After talking endlessly about trying to make your marriage work, you and your spouse finally decide that the best course of action is to get a divorce. In a no-fault divorce state like Washington, it should not matter who files for divorce first. However, it makes a significant difference when one spouse requests for temporary orders.
What are temporary orders?
A divorce is not an instant process. It usually takes at least 91 days for a divorce to finalize in Washington. Temporary orders provide interim conditions while you and your spouse are still sorting out the permanent aspects of the divorce.
Temporary orders can provide answers to the following questions:
- Who will live in the family home for the duration of the divorce?
- Who will the children be staying with?
- Who will be providing child support while the divorce is not yet finalized?
- Is there a need for temporary spousal maintenance?
- If yes, who will be paying for temporary spousal maintenance?
- Who gets the car or cars?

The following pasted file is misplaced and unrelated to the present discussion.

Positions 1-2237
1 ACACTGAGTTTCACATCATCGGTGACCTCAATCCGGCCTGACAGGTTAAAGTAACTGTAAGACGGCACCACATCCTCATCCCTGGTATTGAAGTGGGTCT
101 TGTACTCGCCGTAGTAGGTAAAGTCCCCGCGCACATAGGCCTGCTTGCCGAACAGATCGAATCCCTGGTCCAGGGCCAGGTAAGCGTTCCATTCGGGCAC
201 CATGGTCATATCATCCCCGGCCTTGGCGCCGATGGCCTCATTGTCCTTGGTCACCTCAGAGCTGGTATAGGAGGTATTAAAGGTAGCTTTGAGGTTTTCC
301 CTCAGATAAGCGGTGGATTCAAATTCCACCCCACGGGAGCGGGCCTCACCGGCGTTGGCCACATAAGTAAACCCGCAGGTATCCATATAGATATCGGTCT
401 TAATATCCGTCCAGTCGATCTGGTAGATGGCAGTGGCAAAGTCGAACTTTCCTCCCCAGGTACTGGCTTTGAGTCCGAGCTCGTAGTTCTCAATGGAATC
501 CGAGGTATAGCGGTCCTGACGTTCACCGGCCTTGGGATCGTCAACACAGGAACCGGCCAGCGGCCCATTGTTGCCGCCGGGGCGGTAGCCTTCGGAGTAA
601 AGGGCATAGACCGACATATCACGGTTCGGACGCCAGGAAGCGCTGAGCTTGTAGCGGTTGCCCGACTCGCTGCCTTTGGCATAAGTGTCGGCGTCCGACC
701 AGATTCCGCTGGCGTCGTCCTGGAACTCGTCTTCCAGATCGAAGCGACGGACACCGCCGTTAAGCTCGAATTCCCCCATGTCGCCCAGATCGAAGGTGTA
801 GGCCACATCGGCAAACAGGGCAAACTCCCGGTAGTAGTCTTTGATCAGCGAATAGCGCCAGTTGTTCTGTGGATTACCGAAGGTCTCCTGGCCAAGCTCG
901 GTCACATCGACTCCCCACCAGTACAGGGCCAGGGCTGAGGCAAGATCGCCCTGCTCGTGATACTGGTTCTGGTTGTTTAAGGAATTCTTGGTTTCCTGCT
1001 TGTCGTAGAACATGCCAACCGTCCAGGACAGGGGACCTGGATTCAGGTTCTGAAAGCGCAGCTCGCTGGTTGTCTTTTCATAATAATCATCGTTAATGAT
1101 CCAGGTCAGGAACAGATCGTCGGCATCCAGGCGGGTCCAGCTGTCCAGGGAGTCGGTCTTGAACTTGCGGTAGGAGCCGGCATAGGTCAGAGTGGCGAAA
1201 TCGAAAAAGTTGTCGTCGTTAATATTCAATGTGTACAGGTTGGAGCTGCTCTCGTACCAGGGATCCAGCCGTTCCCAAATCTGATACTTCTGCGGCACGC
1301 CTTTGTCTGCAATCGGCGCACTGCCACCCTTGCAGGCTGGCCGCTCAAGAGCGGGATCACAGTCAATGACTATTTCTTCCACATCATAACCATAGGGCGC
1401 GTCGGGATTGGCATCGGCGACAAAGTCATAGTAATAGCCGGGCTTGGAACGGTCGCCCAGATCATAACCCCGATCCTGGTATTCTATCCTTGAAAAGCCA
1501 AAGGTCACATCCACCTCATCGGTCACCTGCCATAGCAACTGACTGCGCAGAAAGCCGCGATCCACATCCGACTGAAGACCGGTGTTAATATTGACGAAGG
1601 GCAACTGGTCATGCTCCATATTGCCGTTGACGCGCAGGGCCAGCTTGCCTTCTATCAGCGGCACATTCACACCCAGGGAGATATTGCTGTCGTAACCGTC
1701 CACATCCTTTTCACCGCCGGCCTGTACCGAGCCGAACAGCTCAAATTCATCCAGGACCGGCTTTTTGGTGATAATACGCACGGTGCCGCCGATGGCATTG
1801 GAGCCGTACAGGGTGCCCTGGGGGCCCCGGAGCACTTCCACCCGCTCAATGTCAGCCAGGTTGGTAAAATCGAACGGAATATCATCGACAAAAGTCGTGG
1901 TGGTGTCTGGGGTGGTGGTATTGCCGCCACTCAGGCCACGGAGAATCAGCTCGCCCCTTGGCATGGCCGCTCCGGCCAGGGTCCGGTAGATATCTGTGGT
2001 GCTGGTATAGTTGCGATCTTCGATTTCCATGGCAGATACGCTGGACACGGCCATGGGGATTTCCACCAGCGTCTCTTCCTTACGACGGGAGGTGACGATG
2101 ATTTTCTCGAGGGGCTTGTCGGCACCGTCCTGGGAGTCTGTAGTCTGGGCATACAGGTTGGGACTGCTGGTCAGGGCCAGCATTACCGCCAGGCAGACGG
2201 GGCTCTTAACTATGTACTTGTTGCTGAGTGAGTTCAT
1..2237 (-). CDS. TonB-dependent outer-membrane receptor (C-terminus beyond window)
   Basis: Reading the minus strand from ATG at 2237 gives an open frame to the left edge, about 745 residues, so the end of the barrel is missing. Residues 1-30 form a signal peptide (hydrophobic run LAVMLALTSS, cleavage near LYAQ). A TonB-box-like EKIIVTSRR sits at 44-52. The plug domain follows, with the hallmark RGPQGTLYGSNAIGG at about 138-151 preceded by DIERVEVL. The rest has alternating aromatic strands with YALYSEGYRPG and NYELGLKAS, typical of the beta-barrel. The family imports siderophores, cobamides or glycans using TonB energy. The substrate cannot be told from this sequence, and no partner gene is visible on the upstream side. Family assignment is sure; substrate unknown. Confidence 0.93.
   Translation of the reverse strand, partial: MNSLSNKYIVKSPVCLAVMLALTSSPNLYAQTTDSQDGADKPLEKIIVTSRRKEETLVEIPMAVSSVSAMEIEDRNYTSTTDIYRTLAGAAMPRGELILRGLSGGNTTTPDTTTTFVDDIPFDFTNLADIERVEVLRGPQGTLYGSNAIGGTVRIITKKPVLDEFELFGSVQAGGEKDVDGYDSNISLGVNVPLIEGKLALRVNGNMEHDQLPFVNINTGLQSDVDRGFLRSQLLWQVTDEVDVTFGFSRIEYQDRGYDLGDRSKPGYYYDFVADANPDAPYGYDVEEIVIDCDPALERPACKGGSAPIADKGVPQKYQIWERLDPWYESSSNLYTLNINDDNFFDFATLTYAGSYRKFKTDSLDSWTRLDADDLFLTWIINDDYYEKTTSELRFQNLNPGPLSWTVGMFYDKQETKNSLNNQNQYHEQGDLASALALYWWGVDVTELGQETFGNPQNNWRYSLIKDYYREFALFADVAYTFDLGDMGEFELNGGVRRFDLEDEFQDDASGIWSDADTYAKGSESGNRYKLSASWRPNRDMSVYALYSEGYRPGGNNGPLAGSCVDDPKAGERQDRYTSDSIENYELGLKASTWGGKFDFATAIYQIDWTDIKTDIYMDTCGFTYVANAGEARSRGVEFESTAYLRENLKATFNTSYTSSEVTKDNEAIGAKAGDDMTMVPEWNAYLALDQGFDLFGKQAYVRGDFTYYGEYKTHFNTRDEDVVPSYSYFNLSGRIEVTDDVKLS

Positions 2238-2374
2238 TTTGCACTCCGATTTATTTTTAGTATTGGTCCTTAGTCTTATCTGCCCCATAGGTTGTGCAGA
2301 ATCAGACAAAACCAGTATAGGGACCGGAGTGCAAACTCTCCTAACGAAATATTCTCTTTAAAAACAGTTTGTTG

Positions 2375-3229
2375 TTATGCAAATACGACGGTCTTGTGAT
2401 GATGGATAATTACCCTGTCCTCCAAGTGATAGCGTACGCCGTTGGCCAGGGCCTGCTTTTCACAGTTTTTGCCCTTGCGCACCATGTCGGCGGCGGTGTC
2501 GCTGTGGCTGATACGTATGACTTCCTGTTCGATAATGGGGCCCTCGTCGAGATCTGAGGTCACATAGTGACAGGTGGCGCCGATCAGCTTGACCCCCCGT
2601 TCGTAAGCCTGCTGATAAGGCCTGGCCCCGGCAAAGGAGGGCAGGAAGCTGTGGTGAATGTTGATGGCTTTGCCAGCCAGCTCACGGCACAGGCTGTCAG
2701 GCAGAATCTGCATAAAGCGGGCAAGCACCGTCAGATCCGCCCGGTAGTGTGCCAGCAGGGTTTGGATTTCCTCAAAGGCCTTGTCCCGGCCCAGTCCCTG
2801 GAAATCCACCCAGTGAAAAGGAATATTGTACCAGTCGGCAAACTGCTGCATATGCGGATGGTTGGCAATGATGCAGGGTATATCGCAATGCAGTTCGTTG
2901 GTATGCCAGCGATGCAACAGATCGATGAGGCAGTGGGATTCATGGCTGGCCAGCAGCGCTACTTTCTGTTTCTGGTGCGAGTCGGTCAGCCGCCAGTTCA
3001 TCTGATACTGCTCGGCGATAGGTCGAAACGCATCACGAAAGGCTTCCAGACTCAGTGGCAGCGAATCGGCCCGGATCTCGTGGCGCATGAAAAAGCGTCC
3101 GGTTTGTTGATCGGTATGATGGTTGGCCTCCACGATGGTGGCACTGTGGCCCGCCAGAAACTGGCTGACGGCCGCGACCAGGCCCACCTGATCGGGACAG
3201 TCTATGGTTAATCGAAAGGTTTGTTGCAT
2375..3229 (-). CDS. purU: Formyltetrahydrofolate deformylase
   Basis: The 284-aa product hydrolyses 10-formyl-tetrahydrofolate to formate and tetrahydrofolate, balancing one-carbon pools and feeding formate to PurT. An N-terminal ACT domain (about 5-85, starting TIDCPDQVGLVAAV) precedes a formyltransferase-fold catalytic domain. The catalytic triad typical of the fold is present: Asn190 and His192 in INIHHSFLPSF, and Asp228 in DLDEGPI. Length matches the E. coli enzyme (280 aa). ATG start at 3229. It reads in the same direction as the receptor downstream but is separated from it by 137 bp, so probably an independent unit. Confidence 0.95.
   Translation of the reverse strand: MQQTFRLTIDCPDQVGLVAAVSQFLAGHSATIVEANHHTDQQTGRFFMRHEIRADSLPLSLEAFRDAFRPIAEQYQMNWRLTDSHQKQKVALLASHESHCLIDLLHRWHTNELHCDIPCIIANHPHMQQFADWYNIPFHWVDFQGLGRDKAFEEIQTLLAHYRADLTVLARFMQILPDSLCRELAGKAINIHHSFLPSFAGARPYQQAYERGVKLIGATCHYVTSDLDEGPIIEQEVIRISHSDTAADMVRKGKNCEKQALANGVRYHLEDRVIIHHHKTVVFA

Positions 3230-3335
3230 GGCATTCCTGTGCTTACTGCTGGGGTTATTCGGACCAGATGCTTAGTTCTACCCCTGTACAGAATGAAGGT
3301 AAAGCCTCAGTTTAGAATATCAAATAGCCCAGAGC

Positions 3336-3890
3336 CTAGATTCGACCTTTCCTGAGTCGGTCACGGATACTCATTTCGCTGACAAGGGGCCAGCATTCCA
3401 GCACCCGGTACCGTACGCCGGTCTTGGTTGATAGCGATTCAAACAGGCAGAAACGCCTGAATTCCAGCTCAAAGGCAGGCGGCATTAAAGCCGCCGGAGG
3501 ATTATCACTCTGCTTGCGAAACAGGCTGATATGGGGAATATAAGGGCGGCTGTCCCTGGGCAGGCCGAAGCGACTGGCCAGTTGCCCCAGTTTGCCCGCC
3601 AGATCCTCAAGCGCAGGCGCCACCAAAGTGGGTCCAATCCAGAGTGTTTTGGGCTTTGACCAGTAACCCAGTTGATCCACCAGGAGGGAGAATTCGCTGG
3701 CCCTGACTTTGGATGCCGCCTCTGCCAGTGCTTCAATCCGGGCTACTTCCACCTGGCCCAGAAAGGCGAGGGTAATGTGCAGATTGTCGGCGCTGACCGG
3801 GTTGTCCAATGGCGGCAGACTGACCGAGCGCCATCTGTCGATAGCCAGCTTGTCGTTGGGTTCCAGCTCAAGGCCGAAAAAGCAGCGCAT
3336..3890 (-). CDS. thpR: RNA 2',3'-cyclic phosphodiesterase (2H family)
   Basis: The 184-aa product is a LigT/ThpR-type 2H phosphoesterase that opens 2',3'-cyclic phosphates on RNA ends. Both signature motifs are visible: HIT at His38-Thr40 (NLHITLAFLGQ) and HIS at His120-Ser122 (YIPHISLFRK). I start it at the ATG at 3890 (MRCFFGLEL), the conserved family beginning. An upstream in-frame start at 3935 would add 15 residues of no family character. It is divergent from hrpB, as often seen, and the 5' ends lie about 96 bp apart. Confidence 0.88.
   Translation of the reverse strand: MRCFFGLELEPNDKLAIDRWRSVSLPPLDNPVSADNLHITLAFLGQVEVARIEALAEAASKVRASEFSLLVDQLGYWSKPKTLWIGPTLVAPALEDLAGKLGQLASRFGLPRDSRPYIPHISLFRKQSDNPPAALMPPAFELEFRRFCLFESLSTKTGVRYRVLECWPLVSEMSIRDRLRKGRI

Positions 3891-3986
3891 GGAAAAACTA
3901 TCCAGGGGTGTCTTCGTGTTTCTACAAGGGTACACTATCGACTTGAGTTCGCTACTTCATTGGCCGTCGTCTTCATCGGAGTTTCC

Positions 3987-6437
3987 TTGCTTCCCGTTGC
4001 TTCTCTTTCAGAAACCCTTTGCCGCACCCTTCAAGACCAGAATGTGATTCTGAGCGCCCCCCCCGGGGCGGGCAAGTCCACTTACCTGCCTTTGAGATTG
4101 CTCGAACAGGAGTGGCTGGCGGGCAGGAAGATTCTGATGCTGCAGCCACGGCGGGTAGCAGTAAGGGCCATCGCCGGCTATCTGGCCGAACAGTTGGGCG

- Who pays for the bills?
- Does either spouse need to find a job to pay child custody after the divorce?
The first spouse who requests for temporary orders will get a practical advantage over the other. It also gives perspective as to what the outcome of the case may look like. The petitioner can immediately request for temporary orders when they file for divorce, but the other spouse can request to modify the temporary orders at any time.
Do I need to file for temporary orders?
Requesting temporary orders is usually unnecessary because you and your spouse can rely on informal agreements while waiting. But if you cannot decide on these matters, you may need to go through the temporary hearing to figure out the best set-up for everyone involved.